(By Andy Briggs) Nnamdi Kanu and most other Biafran agitators are not telling me anything new. Ever since Yakubu Gowon took away my father’s schools I grew up seeing in my father’s face the pain of having one’s life’s work stolen by vandals. Despite the heights of politics to which my father rose in post civil war Nigeria, he suffered pain whenever he returned to Zixton to look upon the great schools he built which the military government was at once ignorantly and gleefully killing, through Ukpabi Asika and his successors.
Was it the design of the ruling junta to slow down education in the Eastern region, sorry, East Central State for the victors to overtake ? Nnamdi Kanu is only howling about pains that two generations of my family has endured. He is howling in pain but he has no solution. The tragedy was caused by the first war and all his actions are geared towards starting another war. He is suggesting a new tragedy as the solution to the first. Does one cure drunkenness by getting drunk again. Does one address the injustice done to his people by feeding them to a slaughtering force. Nnamdi Kanu is pushing gullible young men headlong into a hurricane. That sounds like madness to me and I don not fancy losing my head.
A long time ago, in the nineties when John Nnia Nwodo was the minister of Information, I was impressed by his oratory during a Nigerian Media Awards dinner compered by Regina Asikiya. Therefore, I was glad when he became the Ohaneze president and I have no doubts about his capacity to superlatively articulate the Igbo position at any level.
A war of succession will be a most terrible misadventure. It will only highlight foolish ambition. To embark on a war that can not be won will be the very essence of foolishness, and rather than wait for a reluctant Northern dominated Nigerian Government to redress decades of injustice, NdiIgbo should leverage on their area of strength.
Rather than this belly aching about an Igbo president who may do no better than uninspiring Igbo governors, Igbos should seek to increase their presence in Nigeria’s economic landscape. Ohaneze should also consider domesticating comprehensive steel technology in the South East. Without a comprehensive steel technology to drive the manufacturing sector, the Nigerian economy can not break into the emerging market prosperity that can bring about transformation, right to the grassroots, into an advancing nation with the kind of job prospects, healthcare, lifestyle and democracy drawing Nigerian youths to Europe, America and now Asia.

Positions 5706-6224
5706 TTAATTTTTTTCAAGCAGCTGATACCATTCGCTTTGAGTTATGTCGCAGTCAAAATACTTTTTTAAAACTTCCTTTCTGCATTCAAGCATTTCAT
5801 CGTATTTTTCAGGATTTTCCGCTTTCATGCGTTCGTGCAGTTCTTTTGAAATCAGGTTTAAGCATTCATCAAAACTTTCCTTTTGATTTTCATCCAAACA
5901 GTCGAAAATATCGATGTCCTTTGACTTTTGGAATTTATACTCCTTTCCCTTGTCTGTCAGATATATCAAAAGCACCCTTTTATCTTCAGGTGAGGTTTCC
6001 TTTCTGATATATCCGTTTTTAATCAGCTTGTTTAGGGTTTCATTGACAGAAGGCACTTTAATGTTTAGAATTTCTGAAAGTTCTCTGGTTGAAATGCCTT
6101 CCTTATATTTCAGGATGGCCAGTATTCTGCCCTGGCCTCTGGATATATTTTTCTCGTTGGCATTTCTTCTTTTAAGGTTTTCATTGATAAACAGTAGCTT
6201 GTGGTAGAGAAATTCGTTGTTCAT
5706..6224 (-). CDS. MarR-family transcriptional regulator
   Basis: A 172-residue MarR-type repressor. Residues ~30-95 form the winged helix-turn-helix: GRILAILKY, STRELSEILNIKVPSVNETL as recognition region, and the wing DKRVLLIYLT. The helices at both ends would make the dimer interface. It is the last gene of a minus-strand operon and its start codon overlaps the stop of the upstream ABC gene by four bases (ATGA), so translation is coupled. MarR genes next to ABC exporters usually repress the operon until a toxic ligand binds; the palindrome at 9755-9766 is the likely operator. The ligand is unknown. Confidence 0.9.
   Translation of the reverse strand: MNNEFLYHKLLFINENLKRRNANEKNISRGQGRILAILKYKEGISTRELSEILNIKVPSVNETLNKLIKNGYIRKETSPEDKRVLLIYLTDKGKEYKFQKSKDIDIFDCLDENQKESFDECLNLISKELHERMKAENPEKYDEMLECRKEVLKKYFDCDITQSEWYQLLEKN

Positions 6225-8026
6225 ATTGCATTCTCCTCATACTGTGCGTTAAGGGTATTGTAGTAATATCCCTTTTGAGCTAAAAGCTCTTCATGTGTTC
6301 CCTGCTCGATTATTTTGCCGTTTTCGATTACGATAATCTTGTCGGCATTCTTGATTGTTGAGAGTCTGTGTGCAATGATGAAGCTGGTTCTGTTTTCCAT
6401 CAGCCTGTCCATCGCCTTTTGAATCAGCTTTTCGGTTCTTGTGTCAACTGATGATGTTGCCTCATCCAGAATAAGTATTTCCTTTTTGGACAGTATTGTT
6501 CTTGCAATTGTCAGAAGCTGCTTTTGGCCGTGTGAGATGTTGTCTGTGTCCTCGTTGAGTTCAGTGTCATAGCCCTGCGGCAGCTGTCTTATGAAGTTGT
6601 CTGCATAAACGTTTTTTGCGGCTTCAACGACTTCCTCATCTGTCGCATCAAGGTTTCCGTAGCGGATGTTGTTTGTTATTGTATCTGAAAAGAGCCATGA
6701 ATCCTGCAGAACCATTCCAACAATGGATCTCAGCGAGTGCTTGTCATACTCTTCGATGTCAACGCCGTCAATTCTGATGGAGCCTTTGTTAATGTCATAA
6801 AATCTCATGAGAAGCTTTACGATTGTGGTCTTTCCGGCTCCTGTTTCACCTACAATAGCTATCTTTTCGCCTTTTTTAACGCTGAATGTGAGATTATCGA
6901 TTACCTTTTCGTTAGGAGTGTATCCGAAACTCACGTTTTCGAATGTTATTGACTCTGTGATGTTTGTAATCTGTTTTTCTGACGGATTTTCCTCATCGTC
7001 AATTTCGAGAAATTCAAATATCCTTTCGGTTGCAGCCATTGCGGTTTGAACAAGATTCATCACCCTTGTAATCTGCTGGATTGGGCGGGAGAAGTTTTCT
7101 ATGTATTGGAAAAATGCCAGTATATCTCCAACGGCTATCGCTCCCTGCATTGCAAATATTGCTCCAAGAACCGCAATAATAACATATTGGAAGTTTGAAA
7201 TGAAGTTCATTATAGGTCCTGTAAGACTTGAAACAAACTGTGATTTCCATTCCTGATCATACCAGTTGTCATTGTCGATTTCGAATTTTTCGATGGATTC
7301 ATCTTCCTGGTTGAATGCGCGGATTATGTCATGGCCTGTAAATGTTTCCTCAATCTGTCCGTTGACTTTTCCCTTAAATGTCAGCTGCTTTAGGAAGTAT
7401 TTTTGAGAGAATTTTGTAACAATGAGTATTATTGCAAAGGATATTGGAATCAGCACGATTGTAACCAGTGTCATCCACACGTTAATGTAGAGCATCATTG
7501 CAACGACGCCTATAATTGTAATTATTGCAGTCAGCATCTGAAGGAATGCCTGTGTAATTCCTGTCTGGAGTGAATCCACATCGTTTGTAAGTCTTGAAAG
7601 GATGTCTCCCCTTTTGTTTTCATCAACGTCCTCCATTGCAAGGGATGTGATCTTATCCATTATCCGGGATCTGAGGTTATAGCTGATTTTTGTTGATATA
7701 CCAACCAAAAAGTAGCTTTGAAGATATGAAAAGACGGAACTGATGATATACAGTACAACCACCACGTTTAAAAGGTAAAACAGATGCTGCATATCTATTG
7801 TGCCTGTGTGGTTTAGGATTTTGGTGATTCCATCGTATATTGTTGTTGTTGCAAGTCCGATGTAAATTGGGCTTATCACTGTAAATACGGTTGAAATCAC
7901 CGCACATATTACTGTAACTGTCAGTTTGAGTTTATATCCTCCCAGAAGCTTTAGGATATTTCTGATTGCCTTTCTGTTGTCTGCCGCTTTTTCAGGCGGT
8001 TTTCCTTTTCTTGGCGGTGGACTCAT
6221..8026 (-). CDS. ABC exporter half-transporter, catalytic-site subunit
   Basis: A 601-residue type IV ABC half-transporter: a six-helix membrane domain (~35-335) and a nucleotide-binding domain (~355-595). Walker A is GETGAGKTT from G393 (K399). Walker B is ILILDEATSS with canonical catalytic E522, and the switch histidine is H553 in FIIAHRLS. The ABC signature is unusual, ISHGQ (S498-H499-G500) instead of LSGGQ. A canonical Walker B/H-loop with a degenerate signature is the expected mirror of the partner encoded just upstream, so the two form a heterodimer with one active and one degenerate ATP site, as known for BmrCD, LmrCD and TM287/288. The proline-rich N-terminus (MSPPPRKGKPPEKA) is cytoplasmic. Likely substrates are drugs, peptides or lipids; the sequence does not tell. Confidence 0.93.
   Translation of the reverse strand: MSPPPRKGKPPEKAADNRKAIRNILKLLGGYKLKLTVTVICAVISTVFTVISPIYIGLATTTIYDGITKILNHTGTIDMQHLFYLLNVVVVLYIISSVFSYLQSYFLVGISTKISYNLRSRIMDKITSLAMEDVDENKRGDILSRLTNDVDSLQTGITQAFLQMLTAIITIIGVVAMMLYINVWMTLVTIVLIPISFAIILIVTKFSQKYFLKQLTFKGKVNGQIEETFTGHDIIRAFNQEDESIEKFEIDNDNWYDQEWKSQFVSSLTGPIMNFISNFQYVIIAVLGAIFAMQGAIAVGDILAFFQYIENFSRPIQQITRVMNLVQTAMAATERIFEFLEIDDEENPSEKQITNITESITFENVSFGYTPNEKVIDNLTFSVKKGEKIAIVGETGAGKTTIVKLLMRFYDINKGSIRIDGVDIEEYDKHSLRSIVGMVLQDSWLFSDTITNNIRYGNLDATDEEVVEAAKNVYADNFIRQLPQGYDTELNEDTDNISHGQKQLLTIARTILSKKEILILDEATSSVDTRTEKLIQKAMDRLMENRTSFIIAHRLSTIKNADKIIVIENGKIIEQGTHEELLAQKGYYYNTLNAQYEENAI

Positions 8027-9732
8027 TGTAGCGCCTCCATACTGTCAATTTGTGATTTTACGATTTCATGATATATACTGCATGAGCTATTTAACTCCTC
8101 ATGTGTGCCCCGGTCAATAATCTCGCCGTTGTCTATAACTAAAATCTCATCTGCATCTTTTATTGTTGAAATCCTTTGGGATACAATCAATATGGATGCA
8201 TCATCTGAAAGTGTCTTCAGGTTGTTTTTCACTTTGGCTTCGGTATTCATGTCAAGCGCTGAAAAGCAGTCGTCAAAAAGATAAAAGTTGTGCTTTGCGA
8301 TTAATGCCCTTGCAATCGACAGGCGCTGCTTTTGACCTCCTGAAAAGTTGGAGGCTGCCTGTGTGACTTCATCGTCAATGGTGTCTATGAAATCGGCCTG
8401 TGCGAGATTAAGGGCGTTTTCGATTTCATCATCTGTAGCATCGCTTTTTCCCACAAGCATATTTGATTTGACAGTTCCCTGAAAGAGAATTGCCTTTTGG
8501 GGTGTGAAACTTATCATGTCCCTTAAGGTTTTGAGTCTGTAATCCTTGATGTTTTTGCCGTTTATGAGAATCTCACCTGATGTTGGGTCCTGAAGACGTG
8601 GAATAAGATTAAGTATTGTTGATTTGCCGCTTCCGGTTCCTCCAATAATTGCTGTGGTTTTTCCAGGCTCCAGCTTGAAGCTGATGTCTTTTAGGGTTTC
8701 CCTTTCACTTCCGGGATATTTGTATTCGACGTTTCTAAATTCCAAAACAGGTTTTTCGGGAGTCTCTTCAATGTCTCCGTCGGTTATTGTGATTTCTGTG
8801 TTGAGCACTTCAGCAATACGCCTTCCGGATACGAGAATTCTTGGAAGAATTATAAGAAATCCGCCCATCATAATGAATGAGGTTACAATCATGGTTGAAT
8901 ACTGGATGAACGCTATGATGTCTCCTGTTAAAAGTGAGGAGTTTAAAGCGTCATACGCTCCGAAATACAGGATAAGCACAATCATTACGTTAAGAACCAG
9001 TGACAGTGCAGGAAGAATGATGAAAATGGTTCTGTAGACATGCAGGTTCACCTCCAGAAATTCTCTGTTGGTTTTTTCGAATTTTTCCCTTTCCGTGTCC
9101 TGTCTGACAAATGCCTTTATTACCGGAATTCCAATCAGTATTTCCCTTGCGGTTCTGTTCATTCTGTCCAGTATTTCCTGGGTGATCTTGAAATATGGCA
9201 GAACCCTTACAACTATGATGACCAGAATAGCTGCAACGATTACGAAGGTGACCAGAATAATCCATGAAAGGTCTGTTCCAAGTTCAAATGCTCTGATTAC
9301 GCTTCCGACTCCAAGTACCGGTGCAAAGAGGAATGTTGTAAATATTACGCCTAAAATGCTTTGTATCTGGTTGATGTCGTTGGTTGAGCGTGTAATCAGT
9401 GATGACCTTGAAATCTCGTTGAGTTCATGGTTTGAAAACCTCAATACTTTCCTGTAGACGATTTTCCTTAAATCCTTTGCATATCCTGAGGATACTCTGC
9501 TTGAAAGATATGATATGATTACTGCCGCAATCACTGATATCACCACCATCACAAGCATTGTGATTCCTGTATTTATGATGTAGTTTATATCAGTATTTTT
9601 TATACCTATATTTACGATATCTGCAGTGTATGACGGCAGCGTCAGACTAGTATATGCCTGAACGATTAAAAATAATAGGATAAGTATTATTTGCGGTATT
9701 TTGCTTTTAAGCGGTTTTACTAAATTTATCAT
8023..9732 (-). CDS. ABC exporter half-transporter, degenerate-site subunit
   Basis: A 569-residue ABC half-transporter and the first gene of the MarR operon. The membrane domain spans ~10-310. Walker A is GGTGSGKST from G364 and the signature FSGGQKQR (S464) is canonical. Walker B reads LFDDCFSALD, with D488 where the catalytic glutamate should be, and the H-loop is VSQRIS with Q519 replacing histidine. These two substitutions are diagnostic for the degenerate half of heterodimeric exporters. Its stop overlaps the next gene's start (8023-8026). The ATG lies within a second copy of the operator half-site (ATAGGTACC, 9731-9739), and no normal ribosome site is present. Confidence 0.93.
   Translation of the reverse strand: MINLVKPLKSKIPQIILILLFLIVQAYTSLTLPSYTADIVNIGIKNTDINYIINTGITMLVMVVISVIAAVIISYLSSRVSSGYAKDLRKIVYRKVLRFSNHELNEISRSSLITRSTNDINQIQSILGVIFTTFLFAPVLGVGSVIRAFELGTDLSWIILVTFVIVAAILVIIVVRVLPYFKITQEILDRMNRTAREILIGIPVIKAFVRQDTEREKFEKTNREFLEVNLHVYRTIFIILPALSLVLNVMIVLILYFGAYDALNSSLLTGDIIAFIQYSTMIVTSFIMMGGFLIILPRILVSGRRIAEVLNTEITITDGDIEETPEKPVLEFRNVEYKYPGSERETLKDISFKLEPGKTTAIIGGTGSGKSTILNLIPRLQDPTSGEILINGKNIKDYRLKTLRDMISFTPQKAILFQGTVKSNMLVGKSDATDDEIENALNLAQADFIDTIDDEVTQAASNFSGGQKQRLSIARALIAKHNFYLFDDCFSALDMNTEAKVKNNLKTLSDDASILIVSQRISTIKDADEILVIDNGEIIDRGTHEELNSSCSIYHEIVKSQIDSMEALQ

An industrialised South East would change the power calculus in Nigeria. Oil will cease to be the sole source of revenue for the Federal Government. Tech companies bigger than oil majors will arise. Internally generated revenue in the South East States could put allocations from the Federal Government in the shade. Tech giants in the East would compete with oil majors and the Feds can only get the tax.
The major jobs in Lagos are private sector jobs. Think about it. To a much less extent, most job seekers in commercial centres such as Aba, Onitsha and Nnewi are not seeking government jobs. As greater industrialization hits these centres of the private sector; car assemblies will spring up, computer villages will grow into sillicon valleys. As blue chip companies dot the East, government jobs will become less attractive along with all its quota system, corruption and unequal opportunities.
Who cares about tribe or state of origin in the private sector? Only merit, capacity and profit matter there. Nigeria needs the South East to realise its potential and Ohaneze will fail its most important test if it is unableto galvanise NdiIgbo in this regard. Igbos hold the key of Nigerian economic explosion.
Secession is a pedestrian thought. It is time to think higher. Dumb instruments explode in violence when their minds can not scale the challenge posed by a situation. When did the pedestrian overtake the intellectual in Igboland. It is time to draw back from this strange affliction of working class Kanumania.